At the price of some increase in the complexity of the apparatus, the invention as described above may be applied to that part only of an original signal which falls within a restricted band of frequencies. In the caseof signals of certain types, notably telephone signals, the complexity of each of the component signals to be analyzed is thus reduced considerably more than in proportion to the bandwidth reduction of the-original signal, and the band required for transmission of the phase signal derived for each such subband is similarly reduced. A group of such systems, one for each of .a group of contiguous frequency bands, may then beemployed together for the indirect transmission of the orig- .inal signal. At the receiver station, the outputs 'of the several modulators are then combined to form a composite signal suitable for application to a sound repro ducer. The clipping operation inevitably introduces modulation products which, if not removed, would constitute distortion in the reconstructed speech. It is ditficult to remove these modulation products by filtering alone for the reason that some of them may lie within thefrequency band of the speech itself. Therefore it is preferred first to shift the speech on the frequencylscale above the band which it normally occupies, and to apply the clipping operation, the envelope detection, the transmission and the reconstitution, not to the original speech wave, but to the frequency-shifted wave. After the latter has been reconstituted at the receiver it may be restored to its original position on the frequency scale by a heterodyne detector. The invention will be fully apprehended from the 'following detailed description of. preferredpembodiments taken in connection with the' appended'drawings' in which Fig. 1 is a block schematic diagram illustrating the. vention in one of its simpler forms;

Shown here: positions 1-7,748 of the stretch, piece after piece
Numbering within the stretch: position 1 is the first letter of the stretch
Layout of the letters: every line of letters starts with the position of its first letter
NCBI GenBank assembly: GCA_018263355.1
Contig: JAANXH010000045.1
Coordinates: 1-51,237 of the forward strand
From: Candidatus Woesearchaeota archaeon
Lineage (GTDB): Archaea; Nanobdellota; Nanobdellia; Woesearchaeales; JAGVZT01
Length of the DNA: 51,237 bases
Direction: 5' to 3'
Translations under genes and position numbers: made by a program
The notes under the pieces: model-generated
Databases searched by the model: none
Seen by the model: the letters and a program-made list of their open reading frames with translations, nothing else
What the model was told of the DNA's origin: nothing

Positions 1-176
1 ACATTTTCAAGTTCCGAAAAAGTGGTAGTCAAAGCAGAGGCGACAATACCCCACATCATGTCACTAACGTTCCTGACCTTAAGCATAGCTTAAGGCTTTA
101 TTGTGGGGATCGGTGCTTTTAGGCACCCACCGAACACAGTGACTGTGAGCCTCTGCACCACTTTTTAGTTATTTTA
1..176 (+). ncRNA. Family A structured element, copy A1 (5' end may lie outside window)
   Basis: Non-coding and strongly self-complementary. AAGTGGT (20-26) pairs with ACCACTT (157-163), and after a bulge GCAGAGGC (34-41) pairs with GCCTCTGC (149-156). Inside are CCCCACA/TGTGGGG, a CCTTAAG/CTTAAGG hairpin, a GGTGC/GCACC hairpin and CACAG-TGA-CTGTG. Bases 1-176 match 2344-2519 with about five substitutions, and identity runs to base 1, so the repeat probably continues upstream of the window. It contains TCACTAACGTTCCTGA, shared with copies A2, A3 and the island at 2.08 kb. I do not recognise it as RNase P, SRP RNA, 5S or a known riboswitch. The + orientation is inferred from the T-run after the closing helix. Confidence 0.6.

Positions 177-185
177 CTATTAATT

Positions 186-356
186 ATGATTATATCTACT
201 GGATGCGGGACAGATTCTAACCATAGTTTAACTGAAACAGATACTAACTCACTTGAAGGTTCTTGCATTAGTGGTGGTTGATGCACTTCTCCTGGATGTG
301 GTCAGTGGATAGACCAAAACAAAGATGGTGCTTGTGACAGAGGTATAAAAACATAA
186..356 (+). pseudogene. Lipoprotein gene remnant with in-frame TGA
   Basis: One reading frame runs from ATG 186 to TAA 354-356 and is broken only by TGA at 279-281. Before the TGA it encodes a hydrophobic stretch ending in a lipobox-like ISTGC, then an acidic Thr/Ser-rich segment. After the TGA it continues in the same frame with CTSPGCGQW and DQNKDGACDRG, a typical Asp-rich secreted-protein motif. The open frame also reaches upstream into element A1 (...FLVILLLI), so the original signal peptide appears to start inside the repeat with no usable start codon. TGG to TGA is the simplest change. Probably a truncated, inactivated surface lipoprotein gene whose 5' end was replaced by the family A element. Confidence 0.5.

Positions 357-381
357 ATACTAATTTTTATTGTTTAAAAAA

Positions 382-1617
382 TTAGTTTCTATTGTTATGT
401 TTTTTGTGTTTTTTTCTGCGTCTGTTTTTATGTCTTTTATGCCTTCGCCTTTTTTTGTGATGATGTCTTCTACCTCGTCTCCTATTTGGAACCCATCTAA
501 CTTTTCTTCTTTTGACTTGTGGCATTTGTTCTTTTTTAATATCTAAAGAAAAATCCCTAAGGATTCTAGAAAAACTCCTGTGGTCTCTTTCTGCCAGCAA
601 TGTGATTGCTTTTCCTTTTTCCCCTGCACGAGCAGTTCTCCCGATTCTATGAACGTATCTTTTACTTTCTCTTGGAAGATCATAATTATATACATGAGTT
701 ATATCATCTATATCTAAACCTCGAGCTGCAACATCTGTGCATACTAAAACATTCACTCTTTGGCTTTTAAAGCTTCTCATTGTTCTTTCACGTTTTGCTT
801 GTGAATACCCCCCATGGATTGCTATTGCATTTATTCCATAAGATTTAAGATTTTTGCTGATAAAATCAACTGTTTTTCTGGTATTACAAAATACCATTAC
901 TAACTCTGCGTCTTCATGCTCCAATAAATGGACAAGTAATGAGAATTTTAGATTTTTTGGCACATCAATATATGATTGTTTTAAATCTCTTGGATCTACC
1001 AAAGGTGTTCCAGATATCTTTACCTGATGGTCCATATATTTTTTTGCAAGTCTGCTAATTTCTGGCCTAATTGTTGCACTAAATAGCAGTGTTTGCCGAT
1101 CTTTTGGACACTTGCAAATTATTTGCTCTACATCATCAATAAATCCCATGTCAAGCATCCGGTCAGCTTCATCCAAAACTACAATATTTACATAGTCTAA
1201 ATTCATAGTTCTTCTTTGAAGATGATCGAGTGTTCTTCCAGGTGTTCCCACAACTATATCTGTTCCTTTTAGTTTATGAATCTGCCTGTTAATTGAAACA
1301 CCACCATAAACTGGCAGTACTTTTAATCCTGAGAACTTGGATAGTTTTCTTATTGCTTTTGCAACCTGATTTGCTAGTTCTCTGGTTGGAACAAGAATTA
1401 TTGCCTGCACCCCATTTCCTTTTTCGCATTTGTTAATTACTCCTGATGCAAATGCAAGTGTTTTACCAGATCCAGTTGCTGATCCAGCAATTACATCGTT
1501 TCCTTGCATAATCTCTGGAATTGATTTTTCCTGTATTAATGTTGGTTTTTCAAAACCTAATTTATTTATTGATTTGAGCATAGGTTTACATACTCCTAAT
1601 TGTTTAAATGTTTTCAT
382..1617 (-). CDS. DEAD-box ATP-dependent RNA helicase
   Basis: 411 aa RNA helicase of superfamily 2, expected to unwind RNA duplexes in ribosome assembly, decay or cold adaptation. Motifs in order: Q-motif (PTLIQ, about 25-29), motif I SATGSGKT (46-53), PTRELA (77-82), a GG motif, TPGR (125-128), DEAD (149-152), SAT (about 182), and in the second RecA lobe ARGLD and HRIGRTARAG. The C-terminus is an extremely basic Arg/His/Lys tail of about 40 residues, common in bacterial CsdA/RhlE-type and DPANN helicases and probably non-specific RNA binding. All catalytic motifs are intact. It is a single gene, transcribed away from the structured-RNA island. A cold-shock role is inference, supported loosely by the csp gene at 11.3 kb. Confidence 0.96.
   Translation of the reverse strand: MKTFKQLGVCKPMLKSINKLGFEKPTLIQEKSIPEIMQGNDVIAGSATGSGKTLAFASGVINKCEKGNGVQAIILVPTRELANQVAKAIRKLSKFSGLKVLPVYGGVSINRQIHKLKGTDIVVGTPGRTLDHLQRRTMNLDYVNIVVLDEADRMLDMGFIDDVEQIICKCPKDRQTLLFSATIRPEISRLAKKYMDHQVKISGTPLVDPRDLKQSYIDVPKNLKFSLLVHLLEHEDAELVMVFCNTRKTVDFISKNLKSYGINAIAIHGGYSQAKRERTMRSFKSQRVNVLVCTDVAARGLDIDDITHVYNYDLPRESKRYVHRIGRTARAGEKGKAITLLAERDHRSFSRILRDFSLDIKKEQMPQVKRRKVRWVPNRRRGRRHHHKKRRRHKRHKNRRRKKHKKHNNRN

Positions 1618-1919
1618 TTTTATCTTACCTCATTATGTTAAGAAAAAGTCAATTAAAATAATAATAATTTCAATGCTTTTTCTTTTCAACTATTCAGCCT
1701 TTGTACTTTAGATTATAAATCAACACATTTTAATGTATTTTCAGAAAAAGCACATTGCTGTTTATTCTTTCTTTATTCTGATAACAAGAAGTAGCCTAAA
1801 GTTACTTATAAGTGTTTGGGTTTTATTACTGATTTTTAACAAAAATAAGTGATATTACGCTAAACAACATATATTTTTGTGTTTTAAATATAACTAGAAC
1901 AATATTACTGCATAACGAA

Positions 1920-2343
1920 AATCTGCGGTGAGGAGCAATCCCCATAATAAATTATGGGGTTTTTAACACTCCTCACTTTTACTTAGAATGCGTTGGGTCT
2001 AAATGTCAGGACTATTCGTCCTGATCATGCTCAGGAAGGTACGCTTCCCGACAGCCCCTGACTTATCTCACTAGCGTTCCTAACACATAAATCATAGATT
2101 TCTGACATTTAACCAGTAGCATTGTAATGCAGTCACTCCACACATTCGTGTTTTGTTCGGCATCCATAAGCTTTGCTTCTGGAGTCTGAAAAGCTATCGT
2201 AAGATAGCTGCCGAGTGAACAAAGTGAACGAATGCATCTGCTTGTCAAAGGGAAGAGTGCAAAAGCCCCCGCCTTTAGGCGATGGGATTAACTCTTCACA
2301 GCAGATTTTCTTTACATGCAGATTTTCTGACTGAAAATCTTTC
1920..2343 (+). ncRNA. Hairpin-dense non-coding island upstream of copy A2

Fig. 2 is a block schematic diagram show-ingan ex n sion of the apparatus of Fig. 1; and i Fig. 3 is a schematic circuit diagram showing details of the clipper of Fig. 1.

Referring now to Fig. l a complex message wave originating for example, in a microphone 1, is first raised on the frequency scale as by a heterodyne modulator '3, supplied with energy of a suitable high frequency from an oscillator 5. In the case of a voice message-of which the significant component frequencies occupy .the range -4000 cycles per second, a suitable frequency for the oscillatorS is 8000 or 10000 cycles per second. The-resulting band-shifted message wave is then led in parallel into two paths 7, 9, of which the lower one 7 may be termed the phase or frequency path while the upper one 9 is termed the amplitude or envelope path. A' principal element of the lower path is a phase detector 11. Its function is to identify each axis crossing or zero value of the wave applied to it and to discard other informatiombearing features such as amplitude variations. In its simplest form it may comprise merely a clipper 12, though as a practical matter it is preferred to employ a plurality 12, 12' of such clippers connected in tandem, with an amplifier between each one and the next. The output of this phase detector 11 is a sequence of fiatiopped pulses, of positive and negative polarities in alternation, and of uniform amplitudes which are independent of the amplitude of the input wave, depending only on the clipping operation. This sequence of fiat-topped pulses is termed a phase signal.